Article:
New global estimates of the prevalence of violence against women

18 July 2013
Alexandra Hyde

A major report launched by the Gender Violence and Health Centre at LSHTM highlights violence against women as a ‘global health problem of epidemic proportions’.

The report was launched in June at an event at the London School of Hygiene and Tropical Medicine, and by the World Health Organization (WHO) in Geneva. The report shows that violence against women (VAW) is a public health problem that affects approximately one third of all women globally.

Conducted by a group including STRIVE researchers at the Gender Violence and Health Centre, along with the WHO and the South African Medical Research Council, the study is the first of its kind to estimate the global prevalence of violence against women.

The launch event was opened by Baroness Scotland and included a panel of presentations giving an outline of key findings from the report. Researcher Karen Devries presented the background to the study and explained the process of reviewing data from over 140 studies in 80 countries. 

In her presentation, Charlotte Watts explained the impact of violence against women on public health:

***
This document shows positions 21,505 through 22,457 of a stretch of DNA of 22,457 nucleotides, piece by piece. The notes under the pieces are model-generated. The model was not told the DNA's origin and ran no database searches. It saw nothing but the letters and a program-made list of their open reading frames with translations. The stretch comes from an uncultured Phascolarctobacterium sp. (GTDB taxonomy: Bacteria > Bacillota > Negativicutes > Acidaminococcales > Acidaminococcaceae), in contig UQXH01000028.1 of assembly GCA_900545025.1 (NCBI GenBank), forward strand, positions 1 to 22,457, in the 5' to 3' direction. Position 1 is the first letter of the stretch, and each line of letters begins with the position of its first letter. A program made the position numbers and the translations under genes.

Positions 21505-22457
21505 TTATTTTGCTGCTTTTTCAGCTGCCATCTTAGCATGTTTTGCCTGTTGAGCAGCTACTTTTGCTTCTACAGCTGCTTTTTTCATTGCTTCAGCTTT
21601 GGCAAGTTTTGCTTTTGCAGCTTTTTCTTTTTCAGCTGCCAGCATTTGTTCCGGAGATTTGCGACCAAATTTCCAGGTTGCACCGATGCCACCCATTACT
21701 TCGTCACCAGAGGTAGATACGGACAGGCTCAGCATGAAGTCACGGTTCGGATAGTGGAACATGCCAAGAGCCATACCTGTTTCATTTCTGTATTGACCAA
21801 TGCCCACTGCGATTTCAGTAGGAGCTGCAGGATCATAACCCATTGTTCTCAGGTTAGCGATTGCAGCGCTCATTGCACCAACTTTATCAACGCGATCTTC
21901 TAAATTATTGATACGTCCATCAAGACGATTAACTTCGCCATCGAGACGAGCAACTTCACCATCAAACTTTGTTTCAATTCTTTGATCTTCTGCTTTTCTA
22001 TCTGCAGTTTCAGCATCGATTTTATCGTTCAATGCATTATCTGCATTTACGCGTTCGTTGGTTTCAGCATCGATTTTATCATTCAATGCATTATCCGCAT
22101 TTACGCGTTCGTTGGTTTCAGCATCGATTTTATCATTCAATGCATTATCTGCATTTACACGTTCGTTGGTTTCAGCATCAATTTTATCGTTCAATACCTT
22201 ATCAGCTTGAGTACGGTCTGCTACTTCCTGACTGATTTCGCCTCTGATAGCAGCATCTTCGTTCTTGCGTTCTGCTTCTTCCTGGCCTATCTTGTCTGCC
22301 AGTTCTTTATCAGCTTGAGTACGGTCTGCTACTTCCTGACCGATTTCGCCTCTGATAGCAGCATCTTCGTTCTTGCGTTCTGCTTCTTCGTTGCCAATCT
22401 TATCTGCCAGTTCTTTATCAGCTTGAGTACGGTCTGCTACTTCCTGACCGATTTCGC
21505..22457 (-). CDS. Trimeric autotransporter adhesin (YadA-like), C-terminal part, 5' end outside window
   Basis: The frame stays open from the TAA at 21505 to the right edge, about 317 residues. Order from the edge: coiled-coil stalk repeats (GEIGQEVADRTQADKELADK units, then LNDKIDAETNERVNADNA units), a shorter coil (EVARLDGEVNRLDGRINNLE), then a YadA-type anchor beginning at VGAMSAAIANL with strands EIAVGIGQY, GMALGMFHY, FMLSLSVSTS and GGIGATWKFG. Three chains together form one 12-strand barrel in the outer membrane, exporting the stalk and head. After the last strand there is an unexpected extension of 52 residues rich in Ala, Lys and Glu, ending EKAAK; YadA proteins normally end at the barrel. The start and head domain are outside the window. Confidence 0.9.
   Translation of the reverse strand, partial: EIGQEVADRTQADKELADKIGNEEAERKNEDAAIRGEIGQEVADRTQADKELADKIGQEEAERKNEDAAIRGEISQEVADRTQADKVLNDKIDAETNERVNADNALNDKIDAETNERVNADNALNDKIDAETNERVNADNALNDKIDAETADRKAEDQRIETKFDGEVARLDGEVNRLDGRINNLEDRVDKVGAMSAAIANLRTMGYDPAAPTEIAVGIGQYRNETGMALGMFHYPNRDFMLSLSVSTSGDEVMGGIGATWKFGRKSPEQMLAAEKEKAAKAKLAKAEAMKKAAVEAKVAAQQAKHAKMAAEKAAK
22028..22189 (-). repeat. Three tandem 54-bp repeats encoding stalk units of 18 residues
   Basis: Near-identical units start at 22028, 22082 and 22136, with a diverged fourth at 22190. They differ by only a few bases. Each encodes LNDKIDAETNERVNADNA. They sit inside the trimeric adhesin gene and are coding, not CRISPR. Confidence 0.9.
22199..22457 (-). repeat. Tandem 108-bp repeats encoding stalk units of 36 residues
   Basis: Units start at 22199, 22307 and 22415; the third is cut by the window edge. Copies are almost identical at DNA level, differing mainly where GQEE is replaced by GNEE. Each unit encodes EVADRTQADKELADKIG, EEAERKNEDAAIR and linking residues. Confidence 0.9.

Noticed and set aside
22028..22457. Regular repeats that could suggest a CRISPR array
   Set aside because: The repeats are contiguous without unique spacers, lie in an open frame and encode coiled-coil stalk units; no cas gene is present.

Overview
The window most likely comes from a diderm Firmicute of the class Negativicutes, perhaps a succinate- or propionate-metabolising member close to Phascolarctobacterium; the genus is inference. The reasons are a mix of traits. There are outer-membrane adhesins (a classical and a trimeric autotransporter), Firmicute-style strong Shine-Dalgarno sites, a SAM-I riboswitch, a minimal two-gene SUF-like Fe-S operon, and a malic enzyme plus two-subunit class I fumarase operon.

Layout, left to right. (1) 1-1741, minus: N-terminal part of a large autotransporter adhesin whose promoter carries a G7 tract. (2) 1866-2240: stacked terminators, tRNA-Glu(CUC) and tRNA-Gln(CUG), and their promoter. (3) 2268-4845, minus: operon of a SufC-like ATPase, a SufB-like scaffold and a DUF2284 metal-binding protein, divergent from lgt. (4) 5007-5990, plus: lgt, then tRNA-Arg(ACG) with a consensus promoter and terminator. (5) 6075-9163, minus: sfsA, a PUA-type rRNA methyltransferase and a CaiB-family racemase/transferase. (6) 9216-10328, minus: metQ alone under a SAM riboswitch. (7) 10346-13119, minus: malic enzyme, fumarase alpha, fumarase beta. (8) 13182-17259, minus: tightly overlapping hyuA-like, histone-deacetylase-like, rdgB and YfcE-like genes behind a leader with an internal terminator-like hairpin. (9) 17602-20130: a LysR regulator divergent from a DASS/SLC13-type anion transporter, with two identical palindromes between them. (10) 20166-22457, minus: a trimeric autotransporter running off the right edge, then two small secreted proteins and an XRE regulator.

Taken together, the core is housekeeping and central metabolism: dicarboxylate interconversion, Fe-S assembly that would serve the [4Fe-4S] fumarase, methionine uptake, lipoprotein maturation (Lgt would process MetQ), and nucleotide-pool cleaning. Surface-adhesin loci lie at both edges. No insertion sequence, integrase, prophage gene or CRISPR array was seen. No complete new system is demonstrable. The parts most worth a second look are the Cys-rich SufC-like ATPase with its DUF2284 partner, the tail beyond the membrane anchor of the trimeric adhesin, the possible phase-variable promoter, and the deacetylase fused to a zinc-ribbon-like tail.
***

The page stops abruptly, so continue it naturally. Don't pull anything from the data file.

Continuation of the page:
Violence greatly increases women’s vulnerability to a range of short and long-term health problems. We urgently need to invest in prevention to address the underlying causes of this epidemic

Lori Heise looked to some examples from STRIVE to illustrate how the public health response to violence against women might be strengthened. For example, STRIVE’s film about SASA! demonstrates an effective approach to tackling VAW through community mobilization in Uganda.

Finally, Camille Kumar from Imkaan related global findings to the British context with respect to black and minority ethnic (BME) women.

  • Download the report, presentations from the event and a range of related resources from STRIVE
  • View STRIVE’s photo gallery of the event
  • Read more about the study from WHO or read about the findings in The Guardian, BBC NewsCNN and NPR.